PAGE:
Editor's note: Analyst Meredith Whitney released a negative view on banks and the economy in general Monday afternoon, somewhat blunting a sharp rally in stock market. RealMoney contributors took up the story and ran with it.
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Jim Cramer started the ball rolling in Columnist Conversation:
11/16/2009 3:30 p.m. EST Is this why the market dipped? Because Meredith Whitney came on and said that the banks are expensive and too high? Is that what we feared? What edge does she have? What is her standpoint? Bad loans? Bad credit? It is painful to hear her now. I know she called the top in Goldman Sachs and I know she was negative going into the cataclysm. But this is really same old, same old now. The fact that it worked and knocked down Goldman and JPMorgan is rather amazing to me. And is a testament to how stupid the market can be. No humility, no sense that we have had a big rally. No evidence that things are further deteriorating. No talk about the credit improvement at JPM. And, instead, chatter about retail sales? I mean, wait a second, retail sales? Now she's a macro generalist? Her credibility, like Roubini's, is shot... Position: GS, JPM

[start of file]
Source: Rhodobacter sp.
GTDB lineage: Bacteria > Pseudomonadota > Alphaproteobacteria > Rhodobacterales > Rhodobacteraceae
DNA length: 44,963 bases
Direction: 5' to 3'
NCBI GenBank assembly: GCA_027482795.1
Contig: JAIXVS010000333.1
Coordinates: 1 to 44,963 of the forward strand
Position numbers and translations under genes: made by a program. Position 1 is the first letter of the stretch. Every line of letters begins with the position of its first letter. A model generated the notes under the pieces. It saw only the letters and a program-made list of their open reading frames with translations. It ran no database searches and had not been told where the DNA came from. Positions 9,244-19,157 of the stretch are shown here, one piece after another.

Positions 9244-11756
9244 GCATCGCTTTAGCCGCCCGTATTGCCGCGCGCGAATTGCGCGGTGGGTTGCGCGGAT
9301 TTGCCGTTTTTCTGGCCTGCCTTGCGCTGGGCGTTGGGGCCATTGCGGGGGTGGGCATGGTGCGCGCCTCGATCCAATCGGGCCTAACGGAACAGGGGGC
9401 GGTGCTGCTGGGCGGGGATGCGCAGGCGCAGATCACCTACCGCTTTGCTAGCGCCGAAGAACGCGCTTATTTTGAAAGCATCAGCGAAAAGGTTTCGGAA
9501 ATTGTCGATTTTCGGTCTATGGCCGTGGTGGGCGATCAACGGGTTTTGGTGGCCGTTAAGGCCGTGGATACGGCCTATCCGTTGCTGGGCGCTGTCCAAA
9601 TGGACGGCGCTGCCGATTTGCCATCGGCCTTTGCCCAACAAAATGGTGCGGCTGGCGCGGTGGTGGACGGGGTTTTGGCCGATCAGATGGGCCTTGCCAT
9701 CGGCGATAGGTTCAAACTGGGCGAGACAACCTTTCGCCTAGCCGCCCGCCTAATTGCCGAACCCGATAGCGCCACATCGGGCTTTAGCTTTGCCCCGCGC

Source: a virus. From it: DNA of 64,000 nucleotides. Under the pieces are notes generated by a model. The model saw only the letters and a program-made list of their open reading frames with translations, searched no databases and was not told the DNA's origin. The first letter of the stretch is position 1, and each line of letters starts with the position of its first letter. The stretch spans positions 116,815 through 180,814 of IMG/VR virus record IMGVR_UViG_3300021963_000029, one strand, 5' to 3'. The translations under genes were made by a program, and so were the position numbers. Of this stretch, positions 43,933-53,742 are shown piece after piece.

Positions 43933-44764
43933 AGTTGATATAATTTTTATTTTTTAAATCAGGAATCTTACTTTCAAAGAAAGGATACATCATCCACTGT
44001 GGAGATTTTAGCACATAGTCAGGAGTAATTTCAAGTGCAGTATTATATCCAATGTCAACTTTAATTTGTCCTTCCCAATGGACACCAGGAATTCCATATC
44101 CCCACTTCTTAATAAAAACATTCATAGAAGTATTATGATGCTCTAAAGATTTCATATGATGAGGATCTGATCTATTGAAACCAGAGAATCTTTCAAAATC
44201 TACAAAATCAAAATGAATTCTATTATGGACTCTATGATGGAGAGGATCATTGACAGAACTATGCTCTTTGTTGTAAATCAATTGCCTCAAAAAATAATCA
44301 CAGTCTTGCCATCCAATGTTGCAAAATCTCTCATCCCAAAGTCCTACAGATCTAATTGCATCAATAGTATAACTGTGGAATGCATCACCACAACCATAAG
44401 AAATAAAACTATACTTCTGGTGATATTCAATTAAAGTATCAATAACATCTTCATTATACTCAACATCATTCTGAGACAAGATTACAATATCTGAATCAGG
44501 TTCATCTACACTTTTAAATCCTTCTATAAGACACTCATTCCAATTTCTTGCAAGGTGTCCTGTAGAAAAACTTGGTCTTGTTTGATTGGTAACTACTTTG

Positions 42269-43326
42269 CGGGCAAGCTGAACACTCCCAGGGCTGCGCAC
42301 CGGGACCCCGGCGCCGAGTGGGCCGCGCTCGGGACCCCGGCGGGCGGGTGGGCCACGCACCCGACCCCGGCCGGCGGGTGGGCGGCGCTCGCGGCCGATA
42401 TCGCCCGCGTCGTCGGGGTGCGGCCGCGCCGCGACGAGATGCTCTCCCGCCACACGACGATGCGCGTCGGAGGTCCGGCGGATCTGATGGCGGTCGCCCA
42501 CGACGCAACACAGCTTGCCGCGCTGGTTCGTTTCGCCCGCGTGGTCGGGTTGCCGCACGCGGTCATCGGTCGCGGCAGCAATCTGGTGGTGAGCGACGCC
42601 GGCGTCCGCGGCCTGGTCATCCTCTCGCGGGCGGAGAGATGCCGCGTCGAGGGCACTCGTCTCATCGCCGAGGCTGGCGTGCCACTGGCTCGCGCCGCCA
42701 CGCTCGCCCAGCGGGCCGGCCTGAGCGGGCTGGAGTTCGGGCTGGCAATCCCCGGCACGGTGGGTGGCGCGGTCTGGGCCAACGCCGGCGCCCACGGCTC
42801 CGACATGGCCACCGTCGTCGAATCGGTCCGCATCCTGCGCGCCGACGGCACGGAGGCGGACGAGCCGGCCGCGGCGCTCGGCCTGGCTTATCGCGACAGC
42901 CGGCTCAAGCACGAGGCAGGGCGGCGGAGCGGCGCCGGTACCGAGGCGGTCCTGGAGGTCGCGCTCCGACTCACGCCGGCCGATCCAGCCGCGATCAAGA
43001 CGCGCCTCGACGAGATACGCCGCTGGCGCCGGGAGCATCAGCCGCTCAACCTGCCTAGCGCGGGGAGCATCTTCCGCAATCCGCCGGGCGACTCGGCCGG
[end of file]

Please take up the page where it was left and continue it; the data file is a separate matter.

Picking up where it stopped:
Timothy Collins weighed in, asking for accountability:
11/16/2009 3:46 p.m. EST You know the game, Jim. It's her job to MAKE headlines. Otherwise, how do her clients know she's working? One of my cohorts said it best here ... this is just an excuse to sell. Any selloff based on her remarks will be short-lived unless they prove to be correct. Now we just need to hold her to the same standards of "owning" her call here. That's what I want to see the media actually do. If she's wrong, then next time she is on, pull out the clip, and say, "Meredith ... what makes you different this time? Why should we listen to what you have to say here?" She has been very right on several occasions. She can't be right on every occasion, but where do we draw the line?
Jim Cramer revisited the subject in his blog:
I Don't Think So, Meredith